Flavours and tasting notes - why we did it like we did

Flavours and tasting notes - why we did it like we did

By Leslie Owensby

Flavours and tasting notes - why we did it like we did

Flavours are subjective

Flavours and what you taste when you drink something is all subjective. We have different tongues, we are different people with different histories, we also just ate or drank something before taking a sip of wine, which will totally change the flavour. Don't even start to talk about what you smell.

For us, it's personal. We want to keep it that way for you, too. 

We are also easily influenced

Everyone can easily be influenced by what we read about something, what colour it is, what someone tells us we taste; it does not take much for our human brains to latch on to what others tell us and then that is what we taste.

If someone gives us a red wine, and it's dark, and they start to tell us we taste plums and peppercorns and all that junk – then that is what we'll taste.

Quarter of a pomelo fruit in the sun

We don't want to tell you what you taste

We don't want to do that. We don't want to tell you what you taste and why you taste it and start to influence you. You should enjoy things, how you want, and if you like it, awesome. If you taste something; super.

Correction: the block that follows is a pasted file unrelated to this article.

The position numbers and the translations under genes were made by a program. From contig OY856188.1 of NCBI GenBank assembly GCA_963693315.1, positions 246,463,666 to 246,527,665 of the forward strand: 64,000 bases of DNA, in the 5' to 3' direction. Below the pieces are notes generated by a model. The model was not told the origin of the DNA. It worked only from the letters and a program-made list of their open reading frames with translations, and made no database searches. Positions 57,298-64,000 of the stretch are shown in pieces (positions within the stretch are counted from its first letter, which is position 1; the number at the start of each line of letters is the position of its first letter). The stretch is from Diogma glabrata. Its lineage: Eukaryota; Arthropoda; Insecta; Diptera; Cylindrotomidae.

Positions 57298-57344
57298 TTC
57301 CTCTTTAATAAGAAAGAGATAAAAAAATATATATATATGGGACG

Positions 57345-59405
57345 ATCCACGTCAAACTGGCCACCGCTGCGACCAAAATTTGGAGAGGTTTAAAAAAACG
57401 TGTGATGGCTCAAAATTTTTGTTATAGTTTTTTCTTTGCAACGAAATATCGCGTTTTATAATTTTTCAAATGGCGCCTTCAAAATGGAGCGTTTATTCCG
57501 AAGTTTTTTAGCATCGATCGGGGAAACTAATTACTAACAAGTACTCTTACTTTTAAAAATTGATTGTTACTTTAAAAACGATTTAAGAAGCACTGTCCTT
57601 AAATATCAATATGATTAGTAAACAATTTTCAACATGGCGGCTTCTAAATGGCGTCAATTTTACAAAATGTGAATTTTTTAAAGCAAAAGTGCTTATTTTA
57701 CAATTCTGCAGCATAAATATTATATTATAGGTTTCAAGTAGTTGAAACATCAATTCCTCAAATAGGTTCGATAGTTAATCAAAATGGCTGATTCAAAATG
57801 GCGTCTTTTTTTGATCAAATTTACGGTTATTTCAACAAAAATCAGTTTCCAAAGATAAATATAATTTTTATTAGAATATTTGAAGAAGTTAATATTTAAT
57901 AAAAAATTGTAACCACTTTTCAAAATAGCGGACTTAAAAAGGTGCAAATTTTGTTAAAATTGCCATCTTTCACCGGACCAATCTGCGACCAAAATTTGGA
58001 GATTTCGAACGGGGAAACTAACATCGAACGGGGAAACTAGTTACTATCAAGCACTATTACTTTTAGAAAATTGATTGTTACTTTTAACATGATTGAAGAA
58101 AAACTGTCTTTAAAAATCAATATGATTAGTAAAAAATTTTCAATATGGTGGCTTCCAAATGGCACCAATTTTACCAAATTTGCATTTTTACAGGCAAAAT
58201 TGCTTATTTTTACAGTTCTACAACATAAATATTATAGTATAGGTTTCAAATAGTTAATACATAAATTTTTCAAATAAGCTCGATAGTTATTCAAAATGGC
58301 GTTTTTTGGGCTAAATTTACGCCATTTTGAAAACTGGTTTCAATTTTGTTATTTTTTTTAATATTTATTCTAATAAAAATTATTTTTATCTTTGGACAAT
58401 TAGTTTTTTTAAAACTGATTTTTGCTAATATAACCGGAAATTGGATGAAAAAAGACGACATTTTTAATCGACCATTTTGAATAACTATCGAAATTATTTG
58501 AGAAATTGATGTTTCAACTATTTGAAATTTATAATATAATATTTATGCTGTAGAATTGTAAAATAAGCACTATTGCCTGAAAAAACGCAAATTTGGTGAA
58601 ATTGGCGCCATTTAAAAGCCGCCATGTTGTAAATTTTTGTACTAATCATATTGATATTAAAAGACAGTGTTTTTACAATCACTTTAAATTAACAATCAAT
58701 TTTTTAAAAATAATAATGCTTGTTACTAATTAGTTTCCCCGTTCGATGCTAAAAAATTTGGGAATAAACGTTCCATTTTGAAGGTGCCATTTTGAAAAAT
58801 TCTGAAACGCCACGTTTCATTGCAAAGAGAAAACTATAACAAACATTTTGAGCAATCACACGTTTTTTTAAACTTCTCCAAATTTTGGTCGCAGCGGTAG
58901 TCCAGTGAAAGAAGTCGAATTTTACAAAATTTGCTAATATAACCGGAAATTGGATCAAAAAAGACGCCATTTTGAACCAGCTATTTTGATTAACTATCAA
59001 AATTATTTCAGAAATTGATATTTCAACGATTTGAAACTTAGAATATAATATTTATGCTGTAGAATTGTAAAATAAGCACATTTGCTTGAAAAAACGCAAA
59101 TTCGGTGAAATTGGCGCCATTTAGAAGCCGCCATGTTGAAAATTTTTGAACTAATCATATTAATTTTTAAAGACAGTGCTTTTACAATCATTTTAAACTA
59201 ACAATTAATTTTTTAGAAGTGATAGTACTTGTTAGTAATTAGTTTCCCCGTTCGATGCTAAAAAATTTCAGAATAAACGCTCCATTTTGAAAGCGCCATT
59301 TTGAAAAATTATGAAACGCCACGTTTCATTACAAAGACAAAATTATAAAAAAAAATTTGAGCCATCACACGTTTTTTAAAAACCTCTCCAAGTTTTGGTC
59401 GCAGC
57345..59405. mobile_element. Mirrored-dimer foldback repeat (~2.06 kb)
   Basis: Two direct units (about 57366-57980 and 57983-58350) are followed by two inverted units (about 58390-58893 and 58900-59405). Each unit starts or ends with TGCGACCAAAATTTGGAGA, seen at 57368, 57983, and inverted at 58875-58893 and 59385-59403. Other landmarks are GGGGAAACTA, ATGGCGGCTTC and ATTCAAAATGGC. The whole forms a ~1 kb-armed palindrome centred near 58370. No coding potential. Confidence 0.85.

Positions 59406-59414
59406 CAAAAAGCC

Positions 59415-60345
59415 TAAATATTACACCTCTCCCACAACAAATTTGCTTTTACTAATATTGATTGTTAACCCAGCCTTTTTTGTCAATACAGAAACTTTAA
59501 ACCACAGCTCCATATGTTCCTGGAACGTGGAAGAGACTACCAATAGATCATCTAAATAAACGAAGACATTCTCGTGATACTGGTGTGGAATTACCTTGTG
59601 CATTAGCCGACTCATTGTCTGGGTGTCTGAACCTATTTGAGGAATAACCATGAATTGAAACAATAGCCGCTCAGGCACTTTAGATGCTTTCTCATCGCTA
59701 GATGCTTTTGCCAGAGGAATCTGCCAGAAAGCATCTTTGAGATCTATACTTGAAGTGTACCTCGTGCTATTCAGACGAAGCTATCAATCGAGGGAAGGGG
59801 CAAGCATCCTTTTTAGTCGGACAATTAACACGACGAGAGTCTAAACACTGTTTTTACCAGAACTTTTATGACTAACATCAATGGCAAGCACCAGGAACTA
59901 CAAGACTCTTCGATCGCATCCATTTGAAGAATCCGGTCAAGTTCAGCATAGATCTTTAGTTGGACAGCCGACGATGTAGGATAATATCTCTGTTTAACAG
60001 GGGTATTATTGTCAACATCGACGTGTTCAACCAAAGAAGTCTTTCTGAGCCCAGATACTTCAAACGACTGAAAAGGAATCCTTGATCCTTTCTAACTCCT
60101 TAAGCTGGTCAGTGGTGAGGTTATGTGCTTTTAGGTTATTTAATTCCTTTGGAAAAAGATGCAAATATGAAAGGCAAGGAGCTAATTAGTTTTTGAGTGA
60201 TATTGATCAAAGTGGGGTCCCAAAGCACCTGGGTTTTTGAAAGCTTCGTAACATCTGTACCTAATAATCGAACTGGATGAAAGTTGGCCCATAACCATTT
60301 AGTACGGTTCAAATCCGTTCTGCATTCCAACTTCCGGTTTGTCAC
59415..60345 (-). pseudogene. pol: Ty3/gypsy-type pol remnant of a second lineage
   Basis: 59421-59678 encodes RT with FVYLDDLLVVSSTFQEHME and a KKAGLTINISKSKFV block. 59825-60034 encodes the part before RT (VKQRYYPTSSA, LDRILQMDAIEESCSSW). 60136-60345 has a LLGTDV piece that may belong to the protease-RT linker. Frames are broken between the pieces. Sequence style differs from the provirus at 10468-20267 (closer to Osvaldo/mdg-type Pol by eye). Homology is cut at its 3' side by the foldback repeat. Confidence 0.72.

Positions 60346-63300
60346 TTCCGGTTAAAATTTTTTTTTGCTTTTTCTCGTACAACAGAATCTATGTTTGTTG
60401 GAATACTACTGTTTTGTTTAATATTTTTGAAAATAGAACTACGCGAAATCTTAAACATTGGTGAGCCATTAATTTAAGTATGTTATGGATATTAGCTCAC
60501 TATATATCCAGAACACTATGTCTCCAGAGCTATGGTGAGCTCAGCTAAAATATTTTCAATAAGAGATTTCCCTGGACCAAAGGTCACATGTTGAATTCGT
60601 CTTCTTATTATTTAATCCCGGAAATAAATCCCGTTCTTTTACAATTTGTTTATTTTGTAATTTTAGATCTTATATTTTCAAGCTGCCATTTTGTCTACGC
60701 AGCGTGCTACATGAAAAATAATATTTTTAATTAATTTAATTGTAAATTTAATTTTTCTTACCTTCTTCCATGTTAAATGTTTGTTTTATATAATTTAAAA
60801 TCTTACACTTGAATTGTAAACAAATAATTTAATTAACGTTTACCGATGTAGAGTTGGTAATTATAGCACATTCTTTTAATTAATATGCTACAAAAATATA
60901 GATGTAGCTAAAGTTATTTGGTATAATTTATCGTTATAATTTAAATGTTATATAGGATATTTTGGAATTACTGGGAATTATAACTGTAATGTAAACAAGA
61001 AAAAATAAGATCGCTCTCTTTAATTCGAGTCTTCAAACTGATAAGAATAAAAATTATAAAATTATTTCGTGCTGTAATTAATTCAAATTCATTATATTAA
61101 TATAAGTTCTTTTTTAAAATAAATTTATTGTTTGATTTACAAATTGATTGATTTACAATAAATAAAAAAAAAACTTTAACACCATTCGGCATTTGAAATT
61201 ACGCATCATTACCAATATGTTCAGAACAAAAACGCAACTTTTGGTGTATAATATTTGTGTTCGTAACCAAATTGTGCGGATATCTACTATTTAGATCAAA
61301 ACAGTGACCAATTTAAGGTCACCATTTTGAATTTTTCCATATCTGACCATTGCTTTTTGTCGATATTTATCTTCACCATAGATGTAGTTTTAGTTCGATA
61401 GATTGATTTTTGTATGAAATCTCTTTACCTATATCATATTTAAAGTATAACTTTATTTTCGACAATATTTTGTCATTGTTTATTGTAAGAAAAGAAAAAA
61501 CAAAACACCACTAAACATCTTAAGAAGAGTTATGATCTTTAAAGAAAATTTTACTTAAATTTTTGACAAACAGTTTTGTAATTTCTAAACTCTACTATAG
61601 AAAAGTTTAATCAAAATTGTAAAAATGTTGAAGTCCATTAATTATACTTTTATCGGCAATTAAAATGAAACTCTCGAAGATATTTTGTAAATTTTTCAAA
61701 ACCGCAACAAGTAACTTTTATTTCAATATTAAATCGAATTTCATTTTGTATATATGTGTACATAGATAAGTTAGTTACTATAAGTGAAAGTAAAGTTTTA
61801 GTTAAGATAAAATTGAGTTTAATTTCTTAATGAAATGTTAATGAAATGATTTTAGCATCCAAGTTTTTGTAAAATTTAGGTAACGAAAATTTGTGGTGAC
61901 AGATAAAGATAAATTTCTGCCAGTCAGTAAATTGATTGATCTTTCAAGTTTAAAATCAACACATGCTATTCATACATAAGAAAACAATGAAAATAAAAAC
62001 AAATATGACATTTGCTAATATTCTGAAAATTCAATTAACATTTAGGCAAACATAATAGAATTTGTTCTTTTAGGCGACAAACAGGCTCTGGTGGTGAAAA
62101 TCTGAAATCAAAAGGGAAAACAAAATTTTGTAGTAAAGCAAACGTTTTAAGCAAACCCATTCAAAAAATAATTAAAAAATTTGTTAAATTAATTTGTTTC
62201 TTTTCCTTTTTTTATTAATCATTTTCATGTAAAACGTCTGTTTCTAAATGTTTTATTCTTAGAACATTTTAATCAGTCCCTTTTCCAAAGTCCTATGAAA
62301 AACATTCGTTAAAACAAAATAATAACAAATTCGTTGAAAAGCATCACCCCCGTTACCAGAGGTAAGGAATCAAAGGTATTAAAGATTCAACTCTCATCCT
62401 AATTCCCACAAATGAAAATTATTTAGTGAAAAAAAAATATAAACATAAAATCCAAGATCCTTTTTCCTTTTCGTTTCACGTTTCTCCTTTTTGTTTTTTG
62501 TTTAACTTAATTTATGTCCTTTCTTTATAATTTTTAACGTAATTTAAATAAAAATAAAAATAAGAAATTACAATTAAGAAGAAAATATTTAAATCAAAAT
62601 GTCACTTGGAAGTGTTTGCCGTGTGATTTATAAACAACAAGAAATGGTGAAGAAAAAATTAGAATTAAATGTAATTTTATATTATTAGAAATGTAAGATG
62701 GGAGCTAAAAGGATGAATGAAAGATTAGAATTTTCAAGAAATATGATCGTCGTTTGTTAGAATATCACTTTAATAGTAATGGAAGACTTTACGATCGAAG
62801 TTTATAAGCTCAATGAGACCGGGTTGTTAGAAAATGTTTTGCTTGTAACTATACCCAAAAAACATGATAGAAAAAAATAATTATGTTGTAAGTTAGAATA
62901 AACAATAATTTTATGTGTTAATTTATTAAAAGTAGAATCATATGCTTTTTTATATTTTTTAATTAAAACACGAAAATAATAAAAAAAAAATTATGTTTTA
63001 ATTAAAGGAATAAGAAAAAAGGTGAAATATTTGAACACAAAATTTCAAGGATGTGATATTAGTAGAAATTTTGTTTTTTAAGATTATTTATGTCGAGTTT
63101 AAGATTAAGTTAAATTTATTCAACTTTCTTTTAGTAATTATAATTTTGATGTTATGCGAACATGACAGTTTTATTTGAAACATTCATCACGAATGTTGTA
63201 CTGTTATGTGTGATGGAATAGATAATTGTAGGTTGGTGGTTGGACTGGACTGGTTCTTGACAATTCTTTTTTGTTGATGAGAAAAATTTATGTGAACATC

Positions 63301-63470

To give you an idea we have heard a lot of different flavours come from people; green apple, grapefruit, a bit of lemon, pomelo, peach, hell, even sherbert! (It was a wine person who said that 😀.)

Why we kept it open

That is why we kept our tasting and flavour notes so open and, well, light. We want you to taste and enjoy it and not really influence you. Ok, so you want to know something, what's cool; like if it's dry or sweet or mild or tart or whatever. After that, it's all you.

Just look at our tasting notes:

TART.

Tastes like white wine.
Really good white wine, but definitely just white wine.
Not rocks, or gooseberries or a spring day.

It’s from Italy, it’s organic and it's wet.